Open Bible: March 2002 

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The ten lepers, Luke 17,11-19




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The ten lepers, Luke 17, 11-19

On his way to Jerusalem, Jesus went through Samaria and Galilee. Entering a village, ten lepers met Jesus and Luke noticed they were all men. For the Jews, leprosy had a close link to sin.

Leprosy is the unique identification of these men; the shameful sickness has transformed their social status. They are condemned to live outside, "out of the city" according to the Leviticus.
United in the sickness, they are also united in the request that they addressed to Jesus and the way they qualified him: "Jesus, Master" not a person who teaches but a person who "presides over". They were looking for some one who could cure the sickness; they were not looking to be taught.

Jésus vers Jérusalem 

Jesus surprises us by his answer " Go and show yourselves to the priests" Moses mentioned the case in the Leviticus (14, 1-32). Everybody would think that he meant the Jewish priests of Jerusalem, but one of the ten lepers, the Samaritan, will be going to the temple of Mount Garizim, with its own priests who are the rivals of the Jews.
Were the priests medicine men? No, they were just acknowledging that the symptoms of the disease had disappeared then they propose a long ritual of purifications and expiations, a marabou from Africa or from a cosmopolitan city will be at ease with this sort of things. After eight days they will be reintegrated into the community and ready to go to the Temple for the sacrifice of the Holocaust and the official thanksgiving.

The lepers perhaps expected an immediate and spectacular healing. Nothing happened but they trusted any way this itinerant prophet who is asking an easy thing to do. Jesus "presides over" their entering into the faith.  lépra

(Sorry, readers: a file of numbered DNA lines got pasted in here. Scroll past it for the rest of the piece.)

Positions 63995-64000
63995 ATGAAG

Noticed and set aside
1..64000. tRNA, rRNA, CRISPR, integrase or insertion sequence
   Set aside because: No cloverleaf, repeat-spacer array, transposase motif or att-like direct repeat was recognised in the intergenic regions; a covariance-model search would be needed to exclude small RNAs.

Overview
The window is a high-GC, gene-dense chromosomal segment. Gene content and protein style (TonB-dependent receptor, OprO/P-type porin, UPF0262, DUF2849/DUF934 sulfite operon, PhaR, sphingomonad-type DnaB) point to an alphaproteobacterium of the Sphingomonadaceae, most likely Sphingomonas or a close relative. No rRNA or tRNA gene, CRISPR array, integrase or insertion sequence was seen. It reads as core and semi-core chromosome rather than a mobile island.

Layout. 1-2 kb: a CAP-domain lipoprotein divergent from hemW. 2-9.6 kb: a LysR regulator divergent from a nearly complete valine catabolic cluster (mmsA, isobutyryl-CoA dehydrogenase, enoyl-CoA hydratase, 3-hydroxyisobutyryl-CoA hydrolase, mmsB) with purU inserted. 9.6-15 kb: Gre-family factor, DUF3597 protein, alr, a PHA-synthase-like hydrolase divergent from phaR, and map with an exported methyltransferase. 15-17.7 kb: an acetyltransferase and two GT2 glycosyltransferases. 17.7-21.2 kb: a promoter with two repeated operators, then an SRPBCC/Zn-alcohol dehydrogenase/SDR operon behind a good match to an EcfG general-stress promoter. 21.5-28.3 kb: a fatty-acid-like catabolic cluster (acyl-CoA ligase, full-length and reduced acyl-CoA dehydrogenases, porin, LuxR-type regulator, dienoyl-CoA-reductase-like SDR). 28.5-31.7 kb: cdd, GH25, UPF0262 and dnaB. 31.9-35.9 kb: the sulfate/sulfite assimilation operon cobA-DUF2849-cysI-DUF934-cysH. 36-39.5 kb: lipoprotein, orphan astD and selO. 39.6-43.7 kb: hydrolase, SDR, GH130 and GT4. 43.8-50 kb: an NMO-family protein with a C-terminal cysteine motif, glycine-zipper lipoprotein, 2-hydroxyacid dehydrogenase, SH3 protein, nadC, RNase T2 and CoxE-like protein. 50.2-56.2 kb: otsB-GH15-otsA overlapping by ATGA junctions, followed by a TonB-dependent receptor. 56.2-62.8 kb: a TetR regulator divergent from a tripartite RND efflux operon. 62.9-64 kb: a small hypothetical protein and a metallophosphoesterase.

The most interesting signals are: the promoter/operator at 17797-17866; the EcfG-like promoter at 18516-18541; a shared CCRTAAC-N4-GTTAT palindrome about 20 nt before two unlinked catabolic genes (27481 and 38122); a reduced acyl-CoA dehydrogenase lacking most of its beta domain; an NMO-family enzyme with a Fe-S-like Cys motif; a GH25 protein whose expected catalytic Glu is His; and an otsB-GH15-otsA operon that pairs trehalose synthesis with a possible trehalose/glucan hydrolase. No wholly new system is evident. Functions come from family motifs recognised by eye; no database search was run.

Then the wish of these men was fulfilled. On the way back, discretely, away from the crowd of onlookers, Jesus' compassion showed up, they were all "purified" to use a religious term for this healing event. Nine of them still went on to accomplish what the Master said. Can we blame them? Used to the letter of the Law, they were immerged in a religion of "commands", their feelings and initiatives seemed to be barred by a Law that molds and constrains. The religion of "you must do or not do" But where is the relationship with the commandment "you shall love"? The link to love is fundamental for those who have to take initiatives in front of unexpected situations.

For the Samaritan, religion had not taken away from him the human feeling. First he looked at the reality, and he named it: "healed" " knowing he was healed". For him, illness is not related to religion but is the business of the medical doctors. Unfortunately in those times medicine could not do any thing for him. The one who healed him was a man, a man of an unknown power who seems to "preside over" life and death. As it is polite to thank a benefactor, the man spontaneously came back to Jesus in glorifying God. No need for him to go to the Temple, God is everywhere and mostly he is in this man, " a force went out of him and healed them all " (Luke 6,19)." He fell down at Jesus' feet, giving him thanks"

And Jesus had this disturbing question: "Where are the nine? What kind of religion had they these nine men? It did not make them more human in their conscience and their social life. Where was their freedom of thinking, their freedom of expressing joy for recovering a healthy life? The definitive words are pronounced to the Samaritan " saved", your faith had saved you!" (thy faith hath made thee whole). He was purified, healed, saved.